Vase painting, black-figured

(2,114 words)

Author(s): Mommsen, Heide (Stuttgart) | Steinhart, Matthias (Freiburg)
In black-figure vase painting (BFVP), figures are drawn as complete black silhouettes on the clay-coloured surface of the pottery. The drawings within those silhouettes are incised and the figures are varied and enlivened through red and white engobe. This technique required a controlled firing in three phases and was invented in Corinth in c. 700 BC (Pottery, production of). [German version] I. Attic Among the various types of BFVP, the most important is that from Attica. In c. 630 BC, Attic vase painters adopted the black-figure technique from Corinth and kept improvin…

Vase paintings

(7 words)

see Pottery; Vase painters


(16 words)

See Red-figured vase painting; Potters; Pottery II.; Vase painters; Vase painting, black-figured; Vases/Vase paintings

Vases, iconography of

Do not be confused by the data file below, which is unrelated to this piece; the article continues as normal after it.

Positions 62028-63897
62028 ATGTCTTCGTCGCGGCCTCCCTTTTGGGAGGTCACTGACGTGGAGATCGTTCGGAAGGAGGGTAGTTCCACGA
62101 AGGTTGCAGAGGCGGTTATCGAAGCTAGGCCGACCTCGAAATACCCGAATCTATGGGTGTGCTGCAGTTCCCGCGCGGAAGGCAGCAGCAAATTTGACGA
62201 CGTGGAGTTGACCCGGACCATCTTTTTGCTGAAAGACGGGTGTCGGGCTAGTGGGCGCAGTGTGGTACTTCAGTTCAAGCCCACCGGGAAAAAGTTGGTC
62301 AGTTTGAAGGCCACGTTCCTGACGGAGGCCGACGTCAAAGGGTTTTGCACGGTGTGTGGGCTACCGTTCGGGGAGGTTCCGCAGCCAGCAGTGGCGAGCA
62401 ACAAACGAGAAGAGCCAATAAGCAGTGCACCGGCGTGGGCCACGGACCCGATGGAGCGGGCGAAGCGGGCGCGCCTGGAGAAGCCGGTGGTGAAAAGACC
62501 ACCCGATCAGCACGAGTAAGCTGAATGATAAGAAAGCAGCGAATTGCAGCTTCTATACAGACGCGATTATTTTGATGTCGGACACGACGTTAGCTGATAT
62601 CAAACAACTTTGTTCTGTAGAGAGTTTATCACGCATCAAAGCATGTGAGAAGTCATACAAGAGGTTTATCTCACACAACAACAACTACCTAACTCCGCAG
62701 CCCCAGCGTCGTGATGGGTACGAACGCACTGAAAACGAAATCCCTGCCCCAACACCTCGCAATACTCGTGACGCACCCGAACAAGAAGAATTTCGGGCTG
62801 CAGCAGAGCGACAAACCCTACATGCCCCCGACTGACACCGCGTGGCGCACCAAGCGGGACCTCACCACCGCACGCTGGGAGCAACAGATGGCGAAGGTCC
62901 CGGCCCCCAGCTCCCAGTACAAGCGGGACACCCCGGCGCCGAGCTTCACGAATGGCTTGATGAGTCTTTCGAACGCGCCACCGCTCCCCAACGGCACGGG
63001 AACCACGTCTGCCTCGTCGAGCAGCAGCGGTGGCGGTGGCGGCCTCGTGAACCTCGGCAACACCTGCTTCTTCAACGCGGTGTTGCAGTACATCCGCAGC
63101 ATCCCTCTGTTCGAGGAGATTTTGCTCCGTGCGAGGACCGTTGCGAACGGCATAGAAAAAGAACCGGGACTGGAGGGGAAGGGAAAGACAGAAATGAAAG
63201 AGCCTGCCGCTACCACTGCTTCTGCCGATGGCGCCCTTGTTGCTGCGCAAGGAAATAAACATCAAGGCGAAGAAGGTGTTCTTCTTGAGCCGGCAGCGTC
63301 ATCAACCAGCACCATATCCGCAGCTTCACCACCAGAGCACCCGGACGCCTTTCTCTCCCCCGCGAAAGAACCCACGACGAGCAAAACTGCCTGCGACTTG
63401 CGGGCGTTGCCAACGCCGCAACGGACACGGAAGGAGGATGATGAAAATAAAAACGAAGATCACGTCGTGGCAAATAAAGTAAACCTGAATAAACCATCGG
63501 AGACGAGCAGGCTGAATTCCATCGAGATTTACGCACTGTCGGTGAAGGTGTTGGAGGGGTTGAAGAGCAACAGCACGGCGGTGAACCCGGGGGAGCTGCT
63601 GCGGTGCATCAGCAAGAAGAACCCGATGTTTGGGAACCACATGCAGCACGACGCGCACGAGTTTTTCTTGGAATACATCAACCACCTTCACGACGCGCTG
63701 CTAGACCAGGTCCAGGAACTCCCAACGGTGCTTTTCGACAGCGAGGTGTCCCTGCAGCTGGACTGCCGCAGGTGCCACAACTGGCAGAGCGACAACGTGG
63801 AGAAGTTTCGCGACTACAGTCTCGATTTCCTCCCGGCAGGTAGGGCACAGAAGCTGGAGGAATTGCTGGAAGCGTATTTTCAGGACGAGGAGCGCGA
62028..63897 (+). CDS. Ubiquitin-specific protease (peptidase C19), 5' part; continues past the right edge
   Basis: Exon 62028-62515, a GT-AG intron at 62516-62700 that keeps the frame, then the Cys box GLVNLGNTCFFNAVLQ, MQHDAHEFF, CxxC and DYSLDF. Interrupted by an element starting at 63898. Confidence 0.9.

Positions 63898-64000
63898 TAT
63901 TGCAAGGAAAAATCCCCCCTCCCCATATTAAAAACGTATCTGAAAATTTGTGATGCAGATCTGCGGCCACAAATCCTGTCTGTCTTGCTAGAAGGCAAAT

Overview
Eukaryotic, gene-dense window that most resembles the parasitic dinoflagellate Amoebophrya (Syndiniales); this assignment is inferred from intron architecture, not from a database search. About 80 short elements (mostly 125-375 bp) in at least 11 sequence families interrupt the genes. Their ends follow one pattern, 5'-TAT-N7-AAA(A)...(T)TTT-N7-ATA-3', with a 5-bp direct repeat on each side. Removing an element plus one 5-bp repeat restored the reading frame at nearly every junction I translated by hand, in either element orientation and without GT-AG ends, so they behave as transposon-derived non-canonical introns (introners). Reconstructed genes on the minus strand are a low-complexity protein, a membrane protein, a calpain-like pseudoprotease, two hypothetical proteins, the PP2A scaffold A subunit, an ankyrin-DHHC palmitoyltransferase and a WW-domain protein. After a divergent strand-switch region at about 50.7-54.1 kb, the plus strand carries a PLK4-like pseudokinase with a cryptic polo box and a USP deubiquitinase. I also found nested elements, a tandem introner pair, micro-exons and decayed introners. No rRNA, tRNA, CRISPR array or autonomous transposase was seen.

(9 words)

see Pottery II. A. 4.

Vases/Vase Painting

(4,119 words)

Author(s): Naumer, Sabine
Naumer, Sabine [German version] A. Subject (CT) The vase (Latin: vas = vessel, dish, implement; pl. vasa = household appliance, household), which today is understood as a decorative vessel, particularly a flower vase, fulfilled a variety of tasks in Antiquity with a corresponding variety of shapes, sizes and materials (stone, metal, ceramic) as well as decorations (unpainted, painted, relief). In this broad definition, vases are ubiquitous in all cultures since the Stone Age; the following deals exclusively wit…


(423 words)

Author(s): Polfer, Michel (Ettelbrück)